Or take the forecasting imperative to `be conservative in situations of high uncertainty or instability', an imperative that the government-sponsored researchers also ignored. Assuming that higher temperatures will lead to a decline in the polar bear population ignores the fact that lower temperatures have also had the same effect: for example, an abnormally high ice coverage during 1973-74 led to a fall in the polar bear population. Regional variability also sheds light on the difficulty of distinguishing correlation from causation. The Antarctic ice mass, for example, has actually been growing while the sea and air temperature has been increasing. At the same time, the depth-averaged oceanic temperature around the Southeastern Bering Sea has been cooling in 2006. And despite warming of local air temperatures by approximately 1.6 degrees the continental shelf of Canadian Beaufort Sea has seen no sharp decline in area. Such variability, indeed, uncertainty as to the precise environmental outcome of climatic changes has simply been eschewed in the reports Armstrong et al audited.

This gloomy prognosis for the polar bear is not surprising, however, when one considers that the secretary of the Interior employed the USGS to generate models to support the US Fish and Wildlife Service's decision to list the polar bear. In short, the science was always driven by political imperatives. Results that failed to lend unambiguous support to the desired outcome were always to be avoided. This indicates the role that science can play in political debate today. It becomes that which cannot be doubted, an instruction handed down from on high. In this context, the science always says `Thou shalt.'

But what of the object of all this research? Why has the polar bear itself become so politically significant? According to Armstrong `it's such an emotional issue - people just think what nice beautiful animals they are'. Indeed, as Armstrong told spiked, during the Senate Committee meeting, Senator Barbara Boxer, a key sponsor of the legislation, backed up her constant citation of the Amstrup report with one main ploy: pictures of polar bears. When invocation of the `science' fails to compel agreement, try emotional blackmail. Polar bears, the poster boys for man-made climate change, have come to symbolise man's degradation of the environment. Their plight acts as a contemporary morality play: that something so majestic, so beautiful can be brought so low shows the extent of man's unthinking folly.

Armstrong demands a slightly more robust attitude to fluctuations in the polar bear population. `The Eskimos regard it as "things change", that it's just the way things are', he says. From those who are used to hunting polar bears, such a lack of sentimentality is perhaps to be expected. We should also call for less sentimentality in the broader debate about climate change and the future of the planet.


New York Times warns fluorescent bulb 'dangers are real and growing'

Forgive me while I laugh. Did I ever say before that there's no such thing as a happy Greenie?

Across the world, consumers are being urged to stop buying outdated incandescent light bulbs and switch to new spiral fluorescent bulbs, which use about 25 percent of the energy and last 10 times longer. In Britain, there is a Ban the Bulb movement. China is encouraging the change. And the United States Congress has set new energy efficiency standards that will make Edison's magical invention obsolete by the year 2014.

Now, the question is how to dispose of these compact fluorescent bulbs once they break or quit working. Unlike traditional light bulbs, each of these spiral bulbs has a tiny bit of a dangerous toxin - around five milligrams of mercury. And although one dot of mercury might not seem so bad, almost 300 million compact fluorescents were sold in the United States last year. That is already a lot of mercury to throw in the trash, and the amounts will grow ever larger in coming years.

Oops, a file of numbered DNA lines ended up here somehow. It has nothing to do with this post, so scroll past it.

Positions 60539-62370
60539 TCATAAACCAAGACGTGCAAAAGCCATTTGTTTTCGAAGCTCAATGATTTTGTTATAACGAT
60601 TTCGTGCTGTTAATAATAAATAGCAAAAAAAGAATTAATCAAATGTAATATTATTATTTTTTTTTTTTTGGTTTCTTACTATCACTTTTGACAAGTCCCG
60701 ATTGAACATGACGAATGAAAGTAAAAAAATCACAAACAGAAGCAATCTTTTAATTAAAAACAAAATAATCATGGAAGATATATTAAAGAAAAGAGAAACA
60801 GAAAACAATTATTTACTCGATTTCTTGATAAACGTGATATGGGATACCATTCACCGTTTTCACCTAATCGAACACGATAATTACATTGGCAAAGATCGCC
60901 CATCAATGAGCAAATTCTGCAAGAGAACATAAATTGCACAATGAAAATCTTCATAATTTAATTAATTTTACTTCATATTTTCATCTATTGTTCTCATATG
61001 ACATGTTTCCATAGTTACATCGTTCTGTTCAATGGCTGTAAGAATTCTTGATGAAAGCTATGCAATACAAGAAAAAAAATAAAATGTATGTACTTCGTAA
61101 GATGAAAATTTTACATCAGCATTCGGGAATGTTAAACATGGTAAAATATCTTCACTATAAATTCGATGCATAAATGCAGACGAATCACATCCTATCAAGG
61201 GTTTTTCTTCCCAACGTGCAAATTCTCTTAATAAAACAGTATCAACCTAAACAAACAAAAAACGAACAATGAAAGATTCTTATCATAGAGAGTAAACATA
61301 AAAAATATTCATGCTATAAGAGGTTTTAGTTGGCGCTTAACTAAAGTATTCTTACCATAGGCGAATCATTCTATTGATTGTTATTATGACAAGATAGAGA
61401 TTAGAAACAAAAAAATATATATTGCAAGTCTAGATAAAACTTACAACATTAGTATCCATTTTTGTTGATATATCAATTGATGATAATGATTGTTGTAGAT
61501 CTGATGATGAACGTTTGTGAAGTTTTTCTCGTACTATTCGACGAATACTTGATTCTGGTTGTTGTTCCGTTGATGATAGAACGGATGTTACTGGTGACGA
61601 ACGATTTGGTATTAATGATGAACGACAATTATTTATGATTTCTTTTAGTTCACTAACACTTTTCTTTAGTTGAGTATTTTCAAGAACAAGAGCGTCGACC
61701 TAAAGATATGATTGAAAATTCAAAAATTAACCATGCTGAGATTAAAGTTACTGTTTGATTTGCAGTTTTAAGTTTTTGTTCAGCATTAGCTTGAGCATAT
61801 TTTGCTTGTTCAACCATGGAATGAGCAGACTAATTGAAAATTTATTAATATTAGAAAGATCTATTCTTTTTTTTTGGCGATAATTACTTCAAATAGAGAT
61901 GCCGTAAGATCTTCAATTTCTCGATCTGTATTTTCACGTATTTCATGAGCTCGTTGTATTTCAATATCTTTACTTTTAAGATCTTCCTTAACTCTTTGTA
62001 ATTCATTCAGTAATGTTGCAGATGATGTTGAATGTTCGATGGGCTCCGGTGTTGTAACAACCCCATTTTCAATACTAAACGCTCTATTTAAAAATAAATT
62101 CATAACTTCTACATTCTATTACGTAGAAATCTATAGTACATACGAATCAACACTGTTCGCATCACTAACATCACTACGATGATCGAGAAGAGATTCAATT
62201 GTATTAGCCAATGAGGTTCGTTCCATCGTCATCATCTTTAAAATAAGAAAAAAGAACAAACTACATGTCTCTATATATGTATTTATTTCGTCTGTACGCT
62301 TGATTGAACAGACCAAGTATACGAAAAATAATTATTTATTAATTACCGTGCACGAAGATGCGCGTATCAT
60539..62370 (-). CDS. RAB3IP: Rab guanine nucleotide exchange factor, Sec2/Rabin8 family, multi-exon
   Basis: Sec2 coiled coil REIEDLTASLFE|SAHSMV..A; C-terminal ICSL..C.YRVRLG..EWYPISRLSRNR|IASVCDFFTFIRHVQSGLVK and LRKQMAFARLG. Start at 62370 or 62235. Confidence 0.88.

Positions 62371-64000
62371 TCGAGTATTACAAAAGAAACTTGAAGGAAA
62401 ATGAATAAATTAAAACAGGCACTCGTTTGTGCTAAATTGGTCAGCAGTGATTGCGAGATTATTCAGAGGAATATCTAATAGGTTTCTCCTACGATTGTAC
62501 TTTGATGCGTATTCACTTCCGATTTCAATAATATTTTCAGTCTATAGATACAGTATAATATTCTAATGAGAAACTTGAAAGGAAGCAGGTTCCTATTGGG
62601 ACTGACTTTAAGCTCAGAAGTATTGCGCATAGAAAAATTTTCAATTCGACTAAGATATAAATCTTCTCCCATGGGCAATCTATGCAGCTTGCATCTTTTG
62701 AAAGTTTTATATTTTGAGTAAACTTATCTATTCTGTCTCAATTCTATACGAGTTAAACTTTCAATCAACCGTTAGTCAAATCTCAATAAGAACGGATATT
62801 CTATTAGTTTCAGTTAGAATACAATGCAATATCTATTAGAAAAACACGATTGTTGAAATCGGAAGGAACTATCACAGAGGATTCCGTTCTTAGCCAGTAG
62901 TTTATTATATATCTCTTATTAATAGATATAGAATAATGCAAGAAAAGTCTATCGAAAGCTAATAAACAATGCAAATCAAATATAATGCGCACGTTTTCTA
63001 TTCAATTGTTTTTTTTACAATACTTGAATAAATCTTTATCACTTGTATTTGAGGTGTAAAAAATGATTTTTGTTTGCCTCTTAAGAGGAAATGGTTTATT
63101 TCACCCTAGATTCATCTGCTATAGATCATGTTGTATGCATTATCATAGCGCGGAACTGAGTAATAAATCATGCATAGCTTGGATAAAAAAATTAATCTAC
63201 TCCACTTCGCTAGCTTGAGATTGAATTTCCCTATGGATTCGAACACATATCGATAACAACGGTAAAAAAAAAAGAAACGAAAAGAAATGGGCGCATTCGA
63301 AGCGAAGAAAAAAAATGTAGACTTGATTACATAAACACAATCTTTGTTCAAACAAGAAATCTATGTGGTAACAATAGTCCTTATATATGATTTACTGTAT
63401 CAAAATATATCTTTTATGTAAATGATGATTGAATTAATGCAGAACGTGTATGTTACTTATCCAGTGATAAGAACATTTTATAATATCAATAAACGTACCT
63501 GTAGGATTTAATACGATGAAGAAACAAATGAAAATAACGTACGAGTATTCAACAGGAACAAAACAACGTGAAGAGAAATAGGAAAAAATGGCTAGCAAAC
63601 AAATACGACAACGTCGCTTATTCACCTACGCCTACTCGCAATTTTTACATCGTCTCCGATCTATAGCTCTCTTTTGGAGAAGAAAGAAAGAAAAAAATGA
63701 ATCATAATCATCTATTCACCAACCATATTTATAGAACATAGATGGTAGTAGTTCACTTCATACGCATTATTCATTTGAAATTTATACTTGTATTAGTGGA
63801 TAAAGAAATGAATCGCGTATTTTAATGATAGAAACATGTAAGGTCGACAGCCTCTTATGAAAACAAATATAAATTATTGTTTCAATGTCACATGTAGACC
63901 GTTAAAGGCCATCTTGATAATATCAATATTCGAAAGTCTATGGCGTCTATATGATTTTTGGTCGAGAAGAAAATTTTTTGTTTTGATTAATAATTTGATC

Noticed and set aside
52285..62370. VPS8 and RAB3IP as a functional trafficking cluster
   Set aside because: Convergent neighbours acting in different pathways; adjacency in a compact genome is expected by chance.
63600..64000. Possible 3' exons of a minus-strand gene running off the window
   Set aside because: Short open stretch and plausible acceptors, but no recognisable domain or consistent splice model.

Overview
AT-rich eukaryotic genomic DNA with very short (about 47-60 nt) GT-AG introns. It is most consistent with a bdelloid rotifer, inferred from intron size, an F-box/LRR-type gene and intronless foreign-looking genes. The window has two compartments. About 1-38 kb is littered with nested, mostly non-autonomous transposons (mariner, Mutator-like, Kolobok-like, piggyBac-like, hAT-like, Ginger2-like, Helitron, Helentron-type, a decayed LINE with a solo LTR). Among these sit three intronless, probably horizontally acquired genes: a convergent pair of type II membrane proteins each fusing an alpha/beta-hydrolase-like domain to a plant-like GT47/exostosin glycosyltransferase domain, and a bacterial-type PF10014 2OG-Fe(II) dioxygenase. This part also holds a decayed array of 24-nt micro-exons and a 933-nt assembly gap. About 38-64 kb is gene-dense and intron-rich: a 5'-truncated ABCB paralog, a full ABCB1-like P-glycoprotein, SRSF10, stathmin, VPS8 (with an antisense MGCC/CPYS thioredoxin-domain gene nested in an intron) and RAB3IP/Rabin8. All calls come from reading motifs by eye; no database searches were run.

Businesses and government recyclers need to start working on more efficient ways to deal with that added mercury. Ellen Silbergeld, a professor of environmental health at Johns Hopkins University in Baltimore, is raising the cry about the moment when millions of these light bulbs start landing in landfills or incinerators all at once. The pig in the waste pipeline, she calls it.

Even when warned, public officials are never great at planning. [Rare wisdom from the NYT] The Environmental Protection Agency now focuses mostly on the disposal of one bulb at a time. If you break a fluorescent bulb, there is no need to call in the hazmat team, the agency says. Just clean it up quickly with paper (no vacuuming or brooms), keep the kids away and open the window for a 15-minute douse of fresh air. Tuck the debris into a plastic sack and, if there is no special recycling nearby, discard it in the regular trash.

Interestingly, one of the main reasons to use these bulbs is that when they cut down on energy use, they also cut down on mercury emissions from power plants. And even with their mercury innards, these bulbs are still better for the environment than the old ones.

For all that good, the dangers are real and growing. It is time to find more efficient ways of recycling these fluorescents or, better yet, to invent light bulbs that don't leave a toxic hangover.



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1 comment:

OBloodyHell said...

I find most people are utterly ignorant of the mercury issue with flourescent bulbs.

There is literally no effort to inform or advise people of the tradeoffs between floro and incandescent, and there should be. The tradeoffs are distinct and fluoros are not suitable for all usages.

There are also a lot of circumstances where the fluoro bulbs are likely NOT better, assuming they are similar to larger fluoro bulbs (I have never seen anyone comment on this, but I remember discussions with physics professors waaay back when about the differences).

Historically, at least, fluoro bulbs use up less power *only* when they have been on for a length of time -- I've heard five to fifteen minutes -- so they are generally not good for them to be the only light sources in bathrooms and kitchens, where lights can be on and off quickly as you go in to fetch something and then leave. Bathrooms and kitchens should have both types -- one switched by the entry ways (incandescent), and one switched in the middle of the room for sustained presence.

I'd assume the same is true of the smaller bulbs -- that they use less electricity only when on for more than a few minutes, and so should not be placed in constant on-off situations.

I'd like to see more on this, frankly, but that's clearly much, much too complex for anyone to actually be advised on, innit? God forbid anyone should be allowed to make their own informed decisions.